How to Start a Pollinator Garden

To boost productivity in your garden and support local pollinator populations at the same time, you need a pollinator patch in your backyard. No matter your garden size, you can make a big impact by following these easy steps.

A meadow full of colorful blooms beckons diverse pollinators.


It’s difficult to overstate the importance of pollinators not just in our gardens but for all of humanity. Over 80% of our flowering plants require a pollinator to reproduce, including much of the food we grow and eat. Without them, our lives would be significantly harder, and few of the things we enjoy doing in our gardens would be possible.

Unfortunately, as many of us know, several pollinator species are in decline. Fewer green spaces, particularly in urban areas, have resulted in struggling pollinator populations around the globe. Luckily, there are several ways gardeners can help.

Keeping a patch of garden space just for the pollinators, no matter how small, supports many of the thousands of pollinator species that may be active in your region. This also helps your garden at the same time, improving growth and making your plants as productive as they can possibly be. If you’ve struggled with shriveled fruits and blossom drop, increasing the pollinator population in your backyard may be the answer.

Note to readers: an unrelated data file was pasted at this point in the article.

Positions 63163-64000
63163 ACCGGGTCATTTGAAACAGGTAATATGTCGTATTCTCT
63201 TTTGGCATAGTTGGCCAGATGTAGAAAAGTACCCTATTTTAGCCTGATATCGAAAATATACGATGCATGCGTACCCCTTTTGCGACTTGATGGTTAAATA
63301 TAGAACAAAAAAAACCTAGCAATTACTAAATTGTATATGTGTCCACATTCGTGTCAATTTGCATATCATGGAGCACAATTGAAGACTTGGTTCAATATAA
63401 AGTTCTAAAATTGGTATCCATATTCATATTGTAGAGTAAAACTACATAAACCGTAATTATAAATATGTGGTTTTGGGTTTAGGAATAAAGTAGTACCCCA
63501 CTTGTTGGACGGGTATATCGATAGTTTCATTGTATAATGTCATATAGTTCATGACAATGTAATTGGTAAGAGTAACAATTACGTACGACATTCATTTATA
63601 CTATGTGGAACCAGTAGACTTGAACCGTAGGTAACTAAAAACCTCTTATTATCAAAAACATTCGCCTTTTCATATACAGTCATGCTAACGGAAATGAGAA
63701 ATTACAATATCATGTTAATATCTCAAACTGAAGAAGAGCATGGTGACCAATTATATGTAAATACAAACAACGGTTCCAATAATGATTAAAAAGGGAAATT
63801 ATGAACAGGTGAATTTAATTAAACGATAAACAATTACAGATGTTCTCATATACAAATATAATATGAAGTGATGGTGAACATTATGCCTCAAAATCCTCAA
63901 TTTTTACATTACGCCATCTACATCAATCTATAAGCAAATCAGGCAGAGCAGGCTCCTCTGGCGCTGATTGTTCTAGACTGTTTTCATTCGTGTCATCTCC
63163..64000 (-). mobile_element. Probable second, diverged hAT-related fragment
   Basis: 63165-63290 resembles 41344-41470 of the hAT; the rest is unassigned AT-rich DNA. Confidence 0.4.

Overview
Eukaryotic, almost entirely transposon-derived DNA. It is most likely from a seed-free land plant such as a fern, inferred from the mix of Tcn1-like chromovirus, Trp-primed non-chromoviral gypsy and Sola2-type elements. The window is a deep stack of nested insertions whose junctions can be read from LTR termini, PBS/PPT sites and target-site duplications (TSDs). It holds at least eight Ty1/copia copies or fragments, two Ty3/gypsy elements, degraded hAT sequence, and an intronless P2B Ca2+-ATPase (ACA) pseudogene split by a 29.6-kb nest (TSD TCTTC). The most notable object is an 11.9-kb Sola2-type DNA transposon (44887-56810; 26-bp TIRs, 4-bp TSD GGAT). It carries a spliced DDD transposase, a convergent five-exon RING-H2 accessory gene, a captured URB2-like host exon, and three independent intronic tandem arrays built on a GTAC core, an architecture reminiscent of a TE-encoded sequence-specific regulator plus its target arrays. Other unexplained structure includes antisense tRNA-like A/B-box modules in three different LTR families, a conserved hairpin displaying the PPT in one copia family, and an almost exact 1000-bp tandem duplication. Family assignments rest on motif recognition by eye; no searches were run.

There are a few ways to make your garden irresistible to pollinators, starting with the plants you grow.

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The Best Plants For Pollinator Gardens

A close-up of Gailarda flowers blending delicate pink and yellow hues. The green leaves provide a soft, blurred backdrop, enhancing the floral focal point. A bee delicately perches on top of one flower, adding a touch of nature's dynamic interaction.
Various pollinator species exhibit preferences for different plants.

When choosing plants for a pollinator garden, diversity should be your main focus. Different pollinator species have preferences for different plants in everything from color to flower shape and size. Growing as many different species as possible will support a wider range of pollinators rather than one or two species in your area.

A combination of native flowering plants, host plants for butterflies, and non-native popular annuals will increase diversity in your garden and ensure it is buzzing with life from as many pollinators as possible.

One easy way to guarantee diversity is by purchasing seed collections, like the Butterfly Banquet or Bee Happy collections from Botanical Interests. These collections come with several different species perfect for supporting pollinators.

Native Perennials

A close-up of a Yarrow plant showcases delicate, feathery flowers with white hues. The slender branches extend gracefully, forming a textured backdrop. Atop the flower clusters, a bee diligently collects nectar, adding vibrant movement to the scene.
Check local resources to identify the right native plants for your region.

Native perennials are the backbone of pollinator gardens, coming back year after year and requiring little maintenance to thrive. Accustomed to your climate and soil, even beginners will have no trouble keeping these plants (and, by extension, pollinators) happy.

Some non-native plant species also don’t meet the pollination needs of local pollinator populations, which is why starting with native plants is so important.